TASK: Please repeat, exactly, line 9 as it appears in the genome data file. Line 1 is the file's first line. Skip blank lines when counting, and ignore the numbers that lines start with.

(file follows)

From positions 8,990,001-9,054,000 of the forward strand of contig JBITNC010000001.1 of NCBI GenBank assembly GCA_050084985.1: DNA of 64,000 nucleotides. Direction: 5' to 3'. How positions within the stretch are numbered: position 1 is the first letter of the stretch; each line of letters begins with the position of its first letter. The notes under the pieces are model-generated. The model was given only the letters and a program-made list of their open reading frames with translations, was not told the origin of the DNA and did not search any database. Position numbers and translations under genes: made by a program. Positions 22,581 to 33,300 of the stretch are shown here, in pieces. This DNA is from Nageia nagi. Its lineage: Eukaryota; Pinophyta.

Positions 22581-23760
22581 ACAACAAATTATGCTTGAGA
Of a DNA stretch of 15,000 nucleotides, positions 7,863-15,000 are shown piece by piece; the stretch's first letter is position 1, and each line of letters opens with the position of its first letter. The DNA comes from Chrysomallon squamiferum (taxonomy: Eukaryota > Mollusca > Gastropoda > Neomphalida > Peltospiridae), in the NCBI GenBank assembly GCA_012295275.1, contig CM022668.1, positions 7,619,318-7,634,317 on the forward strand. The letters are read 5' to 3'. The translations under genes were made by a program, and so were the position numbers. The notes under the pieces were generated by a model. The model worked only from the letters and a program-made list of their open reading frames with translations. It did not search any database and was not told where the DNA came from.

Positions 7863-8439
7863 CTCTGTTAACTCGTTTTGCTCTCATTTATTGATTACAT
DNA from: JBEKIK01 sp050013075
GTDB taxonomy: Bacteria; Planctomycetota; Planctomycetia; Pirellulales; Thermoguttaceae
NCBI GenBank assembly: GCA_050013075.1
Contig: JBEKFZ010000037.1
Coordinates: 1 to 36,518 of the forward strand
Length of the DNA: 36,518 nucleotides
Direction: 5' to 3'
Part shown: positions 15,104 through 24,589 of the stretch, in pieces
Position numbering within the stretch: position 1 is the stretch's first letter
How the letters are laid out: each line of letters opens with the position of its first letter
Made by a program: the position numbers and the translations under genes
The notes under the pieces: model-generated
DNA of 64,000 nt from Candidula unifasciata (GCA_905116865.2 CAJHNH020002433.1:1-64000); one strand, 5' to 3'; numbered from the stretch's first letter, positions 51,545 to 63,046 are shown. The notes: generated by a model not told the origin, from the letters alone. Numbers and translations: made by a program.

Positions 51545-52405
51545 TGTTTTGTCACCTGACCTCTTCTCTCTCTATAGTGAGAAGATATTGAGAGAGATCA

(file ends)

NCBI GenBank assembly: GCA_050013075.1